Pump & Grind shuts despite protest from Ipswich community
PUBLISHED: 18:29 20 December 2016 | UPDATED: 18:29 20 December 2016
The last pint was pulled at an independent Ipswich pub this weekend despite hundreds of people signing a petition against its closure.
Pump & Grind in Great Colman Street shut its doors for the final time on Sunday.
Business owner Tom Kerridge and landlord Mitchells & Butlers were unable to reach an agreement over the lease so Mr Kerridge was given just 10 days to pack his stuff and leave.
The 37-year-old said: “Obviously I’m very sad about the closure. I have personally put in a lot of effort into it, and our events have been so successful, it’s such a shame for them to have to suddenly stop. Our food was really starting to take off, too.
“The support and comments we have had since we got the news really has been overwhelming.”
In just one week a petition called Save Pump & Grind attracted almost 1,000 supporters.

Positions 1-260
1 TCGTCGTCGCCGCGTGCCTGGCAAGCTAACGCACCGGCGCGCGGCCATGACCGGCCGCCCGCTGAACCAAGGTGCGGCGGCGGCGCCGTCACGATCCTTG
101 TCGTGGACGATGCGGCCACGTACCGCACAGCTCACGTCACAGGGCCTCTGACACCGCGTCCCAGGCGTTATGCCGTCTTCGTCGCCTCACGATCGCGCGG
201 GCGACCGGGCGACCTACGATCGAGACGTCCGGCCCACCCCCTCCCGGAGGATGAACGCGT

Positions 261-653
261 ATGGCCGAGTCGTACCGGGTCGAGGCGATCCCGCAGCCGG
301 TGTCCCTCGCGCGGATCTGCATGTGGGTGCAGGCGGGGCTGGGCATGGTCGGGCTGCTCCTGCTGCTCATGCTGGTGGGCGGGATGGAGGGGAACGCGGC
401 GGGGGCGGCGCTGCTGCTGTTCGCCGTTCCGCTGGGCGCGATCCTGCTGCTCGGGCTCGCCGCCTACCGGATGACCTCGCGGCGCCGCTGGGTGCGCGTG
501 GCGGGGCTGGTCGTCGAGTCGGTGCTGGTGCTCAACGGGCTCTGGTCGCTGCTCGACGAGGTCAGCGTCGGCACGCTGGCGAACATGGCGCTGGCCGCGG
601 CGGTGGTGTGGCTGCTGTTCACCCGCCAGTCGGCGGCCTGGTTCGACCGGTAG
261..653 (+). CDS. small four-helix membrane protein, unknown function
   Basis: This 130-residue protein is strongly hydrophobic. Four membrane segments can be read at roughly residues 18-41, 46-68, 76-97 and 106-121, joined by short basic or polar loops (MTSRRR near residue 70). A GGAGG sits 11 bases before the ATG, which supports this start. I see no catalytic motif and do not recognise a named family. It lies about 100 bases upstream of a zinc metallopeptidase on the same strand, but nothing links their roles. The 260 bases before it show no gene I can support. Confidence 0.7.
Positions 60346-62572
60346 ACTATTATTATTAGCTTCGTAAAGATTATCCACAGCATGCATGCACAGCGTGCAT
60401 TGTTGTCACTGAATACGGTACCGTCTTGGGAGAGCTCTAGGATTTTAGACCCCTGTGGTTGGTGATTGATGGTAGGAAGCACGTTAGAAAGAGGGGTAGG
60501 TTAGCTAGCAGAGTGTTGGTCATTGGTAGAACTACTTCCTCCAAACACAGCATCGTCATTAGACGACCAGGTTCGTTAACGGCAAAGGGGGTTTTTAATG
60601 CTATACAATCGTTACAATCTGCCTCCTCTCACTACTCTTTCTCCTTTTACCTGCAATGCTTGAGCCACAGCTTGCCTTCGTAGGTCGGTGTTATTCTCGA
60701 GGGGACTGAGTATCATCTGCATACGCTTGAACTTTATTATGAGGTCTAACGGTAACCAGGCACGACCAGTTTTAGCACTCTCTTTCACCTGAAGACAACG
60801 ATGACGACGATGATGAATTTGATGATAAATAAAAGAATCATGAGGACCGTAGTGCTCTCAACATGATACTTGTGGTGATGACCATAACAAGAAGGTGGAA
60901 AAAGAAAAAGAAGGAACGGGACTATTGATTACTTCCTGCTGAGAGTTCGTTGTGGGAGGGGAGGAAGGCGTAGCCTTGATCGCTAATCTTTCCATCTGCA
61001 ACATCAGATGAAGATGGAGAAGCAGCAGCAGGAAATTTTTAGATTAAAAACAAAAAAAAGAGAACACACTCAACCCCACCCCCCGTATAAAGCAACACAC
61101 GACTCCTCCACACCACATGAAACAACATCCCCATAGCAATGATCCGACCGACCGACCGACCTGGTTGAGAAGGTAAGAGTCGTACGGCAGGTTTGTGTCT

The pub staged numerous big-name artists since it opened in April 2015, as well as vintage fairs, poetry nights, culinary pop-ups and dance classes.
Mr Kerridge, who previously ran the Paper Bag Factory, is hoping to continue to entertain the Ipswich community by focusing on his music label, Ramp Recordings, which he started in 2004.
He said: “We have been planning some larger one off events for a while - look out for those from Spring next year.
“I am also looking at other spaces in Ipswich, but it is difficult finding somewhere with a space that would be suitable to carry on our events with what is currently on the market.
“I’m even looking at some larger spaces outside of the town centre, too. The search continues.”
A spokeswoman for Mitchells & Butlers said it was still hoping to reach an agreement with Mr Kerridge and was continuing conversations with him.